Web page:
If you’re lucky enough to live in the mountains above 3,000 ft., you know that this presents some challenges for baking. Cakes rise too fast, and fall too hard! But these problems can be overcome if you follow these instructions.
First, find out the exact altitude of your location by checking your address with whatismyelevation.com. (Link opens a new tab). No login required – just enter your address and it tells you your elevation in feet or meters.
Once you know your elevation, here’s a quick corrections chart to adjusting your cakes for high-altitude baking.
There are six factors you’ll need to correct in adjusting a cake recipe for high altitude: Oven Temp, Baking Time, Sugar, Liquid, Flour and Leavening.
For a cake mix, the rule of thumb is Add one tablespoon of flour at 3,500 ft., then another tablespoon for every 1,500 beyond that.
See below for adjusting your scratch recipes.
Oven Temperature: Increase by 25F for most cakes. Increase by 15F for chocolate or angel food and lighter cakes.
Baking Time: Cut 5 to 8 minutes for every 30 minutes of baking time in the original recipe.
Sugar: Cut sugar by 1 tablespoon per cup in the original recipe.
Liquid: Increase liquid by 2 tablespoons at 3,000 ft., and an additional 1 1/2 teaspoons for every 1,000 ft. beyond that. “Liquid” can include eggs (highly recommended), water or milk. 1 egg is about 3 tablespoons – an egg white is 2 tablespoons.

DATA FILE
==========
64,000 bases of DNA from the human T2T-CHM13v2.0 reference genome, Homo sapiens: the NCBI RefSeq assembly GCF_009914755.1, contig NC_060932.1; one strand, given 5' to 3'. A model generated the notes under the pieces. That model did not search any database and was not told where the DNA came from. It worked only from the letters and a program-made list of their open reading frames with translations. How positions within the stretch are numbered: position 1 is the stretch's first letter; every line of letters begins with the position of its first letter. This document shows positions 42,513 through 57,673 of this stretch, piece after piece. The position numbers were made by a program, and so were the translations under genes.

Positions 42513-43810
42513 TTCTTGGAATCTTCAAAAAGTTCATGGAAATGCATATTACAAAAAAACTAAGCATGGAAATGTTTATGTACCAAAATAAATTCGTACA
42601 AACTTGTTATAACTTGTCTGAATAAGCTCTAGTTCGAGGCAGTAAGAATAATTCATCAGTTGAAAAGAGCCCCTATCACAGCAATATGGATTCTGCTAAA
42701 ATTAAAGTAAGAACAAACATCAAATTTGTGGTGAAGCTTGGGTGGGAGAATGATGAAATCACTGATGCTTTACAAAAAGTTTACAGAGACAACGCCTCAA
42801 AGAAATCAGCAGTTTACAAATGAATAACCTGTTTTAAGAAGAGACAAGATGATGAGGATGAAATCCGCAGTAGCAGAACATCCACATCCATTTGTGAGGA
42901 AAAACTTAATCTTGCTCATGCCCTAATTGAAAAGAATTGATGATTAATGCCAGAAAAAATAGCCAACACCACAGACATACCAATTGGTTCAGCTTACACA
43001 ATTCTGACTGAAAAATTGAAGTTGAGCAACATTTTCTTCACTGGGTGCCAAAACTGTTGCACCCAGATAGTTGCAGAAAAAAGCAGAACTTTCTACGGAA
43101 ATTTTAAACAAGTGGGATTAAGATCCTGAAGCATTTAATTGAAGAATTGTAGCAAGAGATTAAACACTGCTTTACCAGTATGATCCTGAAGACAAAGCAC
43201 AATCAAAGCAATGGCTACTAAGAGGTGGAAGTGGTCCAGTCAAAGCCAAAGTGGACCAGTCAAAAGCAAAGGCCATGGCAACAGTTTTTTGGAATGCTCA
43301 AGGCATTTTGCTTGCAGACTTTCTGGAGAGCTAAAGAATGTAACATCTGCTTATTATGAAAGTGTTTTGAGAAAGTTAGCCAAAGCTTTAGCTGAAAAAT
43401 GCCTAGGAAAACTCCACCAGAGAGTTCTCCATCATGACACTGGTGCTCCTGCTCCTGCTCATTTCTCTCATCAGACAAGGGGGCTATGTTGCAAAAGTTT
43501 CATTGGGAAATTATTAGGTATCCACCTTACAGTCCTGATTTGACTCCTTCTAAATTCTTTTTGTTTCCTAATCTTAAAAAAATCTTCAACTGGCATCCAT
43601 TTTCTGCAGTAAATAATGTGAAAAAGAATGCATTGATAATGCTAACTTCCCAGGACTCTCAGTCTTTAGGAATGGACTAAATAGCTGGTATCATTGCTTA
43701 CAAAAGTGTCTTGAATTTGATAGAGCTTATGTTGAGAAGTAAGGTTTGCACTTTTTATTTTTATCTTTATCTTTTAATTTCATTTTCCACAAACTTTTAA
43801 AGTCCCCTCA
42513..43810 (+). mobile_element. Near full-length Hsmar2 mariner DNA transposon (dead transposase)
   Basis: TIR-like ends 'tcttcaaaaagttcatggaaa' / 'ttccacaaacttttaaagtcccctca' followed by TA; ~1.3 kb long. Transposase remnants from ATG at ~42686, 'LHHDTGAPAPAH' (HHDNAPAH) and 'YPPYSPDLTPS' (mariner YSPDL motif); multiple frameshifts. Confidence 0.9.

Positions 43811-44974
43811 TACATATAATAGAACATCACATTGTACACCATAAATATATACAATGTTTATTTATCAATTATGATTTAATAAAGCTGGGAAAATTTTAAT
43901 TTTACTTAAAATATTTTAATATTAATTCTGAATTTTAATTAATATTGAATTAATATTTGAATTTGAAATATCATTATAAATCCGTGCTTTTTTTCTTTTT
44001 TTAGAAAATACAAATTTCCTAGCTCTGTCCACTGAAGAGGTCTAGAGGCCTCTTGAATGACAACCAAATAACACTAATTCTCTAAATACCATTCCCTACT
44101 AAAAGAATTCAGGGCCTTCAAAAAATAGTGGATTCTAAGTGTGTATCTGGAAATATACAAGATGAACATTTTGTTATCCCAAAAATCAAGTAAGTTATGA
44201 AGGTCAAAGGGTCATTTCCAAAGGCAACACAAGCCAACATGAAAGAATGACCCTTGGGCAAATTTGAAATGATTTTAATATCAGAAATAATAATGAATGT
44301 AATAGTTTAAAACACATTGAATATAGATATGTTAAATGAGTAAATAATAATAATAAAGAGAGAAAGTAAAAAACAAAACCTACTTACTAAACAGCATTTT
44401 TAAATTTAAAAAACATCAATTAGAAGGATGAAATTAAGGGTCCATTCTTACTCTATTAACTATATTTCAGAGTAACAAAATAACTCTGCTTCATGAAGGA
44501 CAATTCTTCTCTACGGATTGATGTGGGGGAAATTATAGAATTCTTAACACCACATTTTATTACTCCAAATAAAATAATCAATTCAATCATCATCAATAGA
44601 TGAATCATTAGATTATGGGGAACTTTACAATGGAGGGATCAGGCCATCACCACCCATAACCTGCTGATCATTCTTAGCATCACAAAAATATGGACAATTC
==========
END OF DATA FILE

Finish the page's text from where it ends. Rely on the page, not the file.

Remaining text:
Flour: Add 1 tablespoon of flour at 3,500 ft. For every 1,500 beyond that, add another tablespoon.
Leavening: This is critical. As altitude increases, leavening must decrease drastically. Follow the table below:
LeaveningHow to adjust cakes for high-altitude baking
|Recipe calls for this amount of Baking Powder or Soda||Use this at 3,000 - 5,000 ft.||Use this at 5,000-6,500 ft.||Use this at 6,500-8,000 ft.|
|1 teaspoon||7/8 tsp||1/2 tsp||1/4 tsp|
|1 1/2 teaspoons||1 1/4 tsp||3/4 tsp||1/2 tsp|
|2 teaspoons||1 1/2 tsp||1 tsp||3/4 tsp|
|2 1/2 teaspoons||1 3/4 tsp||1 1/4 tsp||1 tsp|
|3 teaspoons||2 tsp||1 1/4 tsp||1 tsp|
|3 1/2 teaspoons||2 1/2 tsp||1 1/2 tsp||1 tsp|
|4 teaspoons||2 1/2 tsp||1 1/2 tsp||1 tsp|
One word of caution: Many, MANY scratch cake recipes are way too over-leavened in the first place. At high-altitude, this will make-or-break your cake!
In general, the recipe should call for:
- 1 tsp of baking powder per 1 cup of flour
- 1/4 tsp of baking soda per 1 cup of flour
Check your recipe FIRST before making high-altitude corrections!